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" So saying, her rash hand in evil hour Forth reaching to the Fruit, she pluck'd, she eat: Earth felt the wound, and Nature from her seat Sighing through all her Works gave signs of woe, That all was lost. "
Paradise lost, a poem. Pr. from the text of Tonson's correct ed. of 1711 - Page 263
by John Milton - 1801
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The Christian Family Annual, Volumes 2-3

1843
...supposed ignorant of such a subject ? U!N evil hour Forth reaching to the fruit, she pluck'd, ahe ate ! Earth felt the wound, and Nature from her seat Sighing...all her works, gave signs of woe That all was lost." This, all confess was Eve's great and direful mistake. But why address any from this theme and especially...
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The Prodigal Reclaimed: Or, The Sinner's Ruin and Recovery

Samuel Irenæus Prime - Christian life - 1843 - 220 pages
...of every sinner who breaks the law of God, he ventured on the awful experiment. " He plucked, he ate Earth felt the wound, and nature from her seat Sighing...all her works, gave signs of woe That all was lost." From that dark hour to this, the consequences of that one sin have flowed like a river of death over...
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The Eclectic Magazine of Foreign Literature, Science, and Art, Volume 49

American literature - 1860
...eloquence force us to realize Milton's grand figure, what Dr. Bushnell proves to be only soberest fact : "Earth felt the wound; and nature from her seat, Sighing...all her works, gave signs of woe, That all was lost" We shall give one illustration of the style in which he describes the disturbance introduced by sin...
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Letters on Various Subjects, Volume 1

James Caughey - Methodist Church - 1844
...thought so, when he tells us, that no sooner had Eve plucked, and eaten the forbidden fruit, than " Earth felt the wound, and nature from her seat, Sighing...her works, gave signs of woe, That all was lost." If the heavens, on that dreadful night, were 11 milled with clouds; if the forked lightning and the...
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A Grammar of the Greek Language, Part First: A Practical Grammar of the ...

Alpheus Crosby - Greek language - 1844 - 487 pages
...termed prosopopoeia or personification (trfirtmr, persona, person, rut*, foci», to make) ; as, " Karth felt the wound, and Nature from her seat, Sighing...her" works, gave signs of woe, That all was lost." Milton. § 49O. 2. METONYMY (/niotw/ua, change of name,) gives to one object the name of another which...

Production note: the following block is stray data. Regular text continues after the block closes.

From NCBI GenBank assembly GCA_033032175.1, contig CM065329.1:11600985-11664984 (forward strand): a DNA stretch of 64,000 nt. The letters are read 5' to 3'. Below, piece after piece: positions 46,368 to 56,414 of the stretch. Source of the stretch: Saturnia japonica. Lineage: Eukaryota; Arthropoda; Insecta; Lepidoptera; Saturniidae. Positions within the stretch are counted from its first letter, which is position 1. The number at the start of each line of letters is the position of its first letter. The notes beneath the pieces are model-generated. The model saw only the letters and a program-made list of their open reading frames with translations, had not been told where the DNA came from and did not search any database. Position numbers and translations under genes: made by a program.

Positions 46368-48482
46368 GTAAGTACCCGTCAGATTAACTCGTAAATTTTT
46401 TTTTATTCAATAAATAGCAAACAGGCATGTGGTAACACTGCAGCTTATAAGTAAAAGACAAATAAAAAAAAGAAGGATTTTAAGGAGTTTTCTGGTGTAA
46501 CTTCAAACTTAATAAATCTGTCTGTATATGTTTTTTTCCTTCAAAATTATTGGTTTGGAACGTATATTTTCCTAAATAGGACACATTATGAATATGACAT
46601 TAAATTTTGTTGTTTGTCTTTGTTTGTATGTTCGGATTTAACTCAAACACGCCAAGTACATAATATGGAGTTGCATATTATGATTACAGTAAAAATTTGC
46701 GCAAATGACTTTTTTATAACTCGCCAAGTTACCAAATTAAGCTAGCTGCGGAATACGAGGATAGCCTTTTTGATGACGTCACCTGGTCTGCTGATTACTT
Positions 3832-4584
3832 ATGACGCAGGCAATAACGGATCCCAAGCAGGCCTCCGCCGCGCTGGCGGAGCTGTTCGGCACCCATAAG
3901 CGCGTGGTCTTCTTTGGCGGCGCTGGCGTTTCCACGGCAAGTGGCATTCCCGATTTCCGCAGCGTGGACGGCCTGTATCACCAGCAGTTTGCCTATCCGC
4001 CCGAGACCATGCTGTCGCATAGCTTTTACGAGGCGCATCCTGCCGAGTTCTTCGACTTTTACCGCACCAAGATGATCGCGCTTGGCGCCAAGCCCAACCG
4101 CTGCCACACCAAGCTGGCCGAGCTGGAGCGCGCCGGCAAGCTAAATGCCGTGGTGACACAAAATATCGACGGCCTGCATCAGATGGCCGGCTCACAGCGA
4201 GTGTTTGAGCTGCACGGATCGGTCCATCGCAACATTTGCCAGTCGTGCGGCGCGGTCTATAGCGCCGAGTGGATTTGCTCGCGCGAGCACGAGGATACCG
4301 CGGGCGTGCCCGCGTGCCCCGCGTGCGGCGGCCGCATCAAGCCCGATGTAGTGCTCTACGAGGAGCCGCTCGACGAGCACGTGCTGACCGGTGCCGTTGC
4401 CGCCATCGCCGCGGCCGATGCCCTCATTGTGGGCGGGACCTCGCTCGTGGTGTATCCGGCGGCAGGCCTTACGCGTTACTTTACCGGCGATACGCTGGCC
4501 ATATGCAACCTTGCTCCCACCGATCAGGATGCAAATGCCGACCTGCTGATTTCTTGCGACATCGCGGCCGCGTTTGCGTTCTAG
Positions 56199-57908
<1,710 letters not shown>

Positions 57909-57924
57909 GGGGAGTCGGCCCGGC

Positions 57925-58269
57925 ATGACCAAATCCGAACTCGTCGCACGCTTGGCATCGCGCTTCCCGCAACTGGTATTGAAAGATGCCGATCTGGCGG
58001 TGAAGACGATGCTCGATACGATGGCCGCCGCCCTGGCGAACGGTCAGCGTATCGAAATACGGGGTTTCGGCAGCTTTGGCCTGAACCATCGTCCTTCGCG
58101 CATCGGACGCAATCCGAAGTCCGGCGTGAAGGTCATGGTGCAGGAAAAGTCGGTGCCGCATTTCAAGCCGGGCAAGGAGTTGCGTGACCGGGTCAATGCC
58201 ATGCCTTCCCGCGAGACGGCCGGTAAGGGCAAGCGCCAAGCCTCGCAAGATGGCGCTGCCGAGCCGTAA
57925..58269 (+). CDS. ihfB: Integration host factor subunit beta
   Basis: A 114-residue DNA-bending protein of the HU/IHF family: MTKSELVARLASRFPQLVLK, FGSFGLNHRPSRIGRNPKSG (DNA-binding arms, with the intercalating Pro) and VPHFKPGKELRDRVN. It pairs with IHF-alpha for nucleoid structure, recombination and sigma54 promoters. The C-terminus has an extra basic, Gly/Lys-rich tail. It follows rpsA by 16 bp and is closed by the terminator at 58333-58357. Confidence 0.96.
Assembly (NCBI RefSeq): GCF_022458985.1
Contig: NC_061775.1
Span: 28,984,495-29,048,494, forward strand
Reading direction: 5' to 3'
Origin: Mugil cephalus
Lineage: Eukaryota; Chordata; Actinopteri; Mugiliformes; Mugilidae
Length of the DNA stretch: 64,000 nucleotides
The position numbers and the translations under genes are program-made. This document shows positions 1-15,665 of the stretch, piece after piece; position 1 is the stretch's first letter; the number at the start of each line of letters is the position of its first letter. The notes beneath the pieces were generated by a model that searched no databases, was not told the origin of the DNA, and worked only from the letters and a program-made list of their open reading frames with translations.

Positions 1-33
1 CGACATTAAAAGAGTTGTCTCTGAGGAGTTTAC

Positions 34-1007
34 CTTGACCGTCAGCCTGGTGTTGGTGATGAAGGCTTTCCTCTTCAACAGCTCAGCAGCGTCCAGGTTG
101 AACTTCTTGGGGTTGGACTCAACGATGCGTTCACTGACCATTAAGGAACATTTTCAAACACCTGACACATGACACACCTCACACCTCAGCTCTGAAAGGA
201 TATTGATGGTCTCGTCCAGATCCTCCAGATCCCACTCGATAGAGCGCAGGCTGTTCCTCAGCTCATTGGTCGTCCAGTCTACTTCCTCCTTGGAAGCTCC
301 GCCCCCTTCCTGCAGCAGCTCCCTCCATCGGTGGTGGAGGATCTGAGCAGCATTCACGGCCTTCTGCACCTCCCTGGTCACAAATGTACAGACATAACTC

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Aids to English Composition

Richard Green Parker - English language - 1845 - 50 pages
...the scene. So saying, her rash hand in evil hour Forth reaching to the fruit, she plucked, she ate. Earth felt the wound, and Nature from her seat, Sighing...all her works, gave signs of woe That all was lost. The voice of thy brother's blood crieth unto me from the ground. Thou "rt purpling now, O Sun, the...
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Aids to English Composition, Prepared for Students of All Grades: Embracing ...

Richard Green Parker - English language - 1845 - 429 pages
...that blows. So saying, her rash hand in evil hour Forth reaching to the fruit, she plucked, she ate. Earth felt the wound, and Nature from her seat, Sighing...all her works, gave signs of woe That all was lost. The voice of thy brother's blood crieth unto me from the ground. Thou 'rt purpling now, 0 Sun, the...
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Lectures on Rhetoric and Belles Lettres

Hugh Blair - English language - 1845 - 592 pages
...fruit: So saying, her rash hand, in evil hour, , Forth reaching to the fruit, she pluck'd, she ate : Earth felt the wound; and Nature, from her seat Sighing,...all her works, gave signs of woe, That all was lost. B. iz. 780. All the circumstances and ages of men, poverty, riches, youth, old age, all the dispositions...
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The Works of John Milton: With an Introduction and Bibliography

John Milton - Poetry - 1994 - 486 pages
...So saying, her rash hand in evil hour 780 Forth-reaching to the fruit, she plucked, she eat; liarth felt the wound, and Nature from her seat, Sighing...slunk The guilty Serpent, and well might, for Eve, Intent now wholly on her taste, naught else Regarded; such delight till then, as seemed, In fruit she...
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Mimic Fires: Accounts of Early Long Poems on Canada

D. M. R. Bentley - Literary Criticism - 1994 - 354 pages
...tendréis twine, Comes forth the screech-owl's boding song. (1427-34) The allusion here to Paradise Lost ("Earth felt the wound, and Nature from her seat /...her Works gave signs of woe, / That all was lost" [9:782-84]) places the preceding events in the context of the Fall, while the surrounding metaphors...
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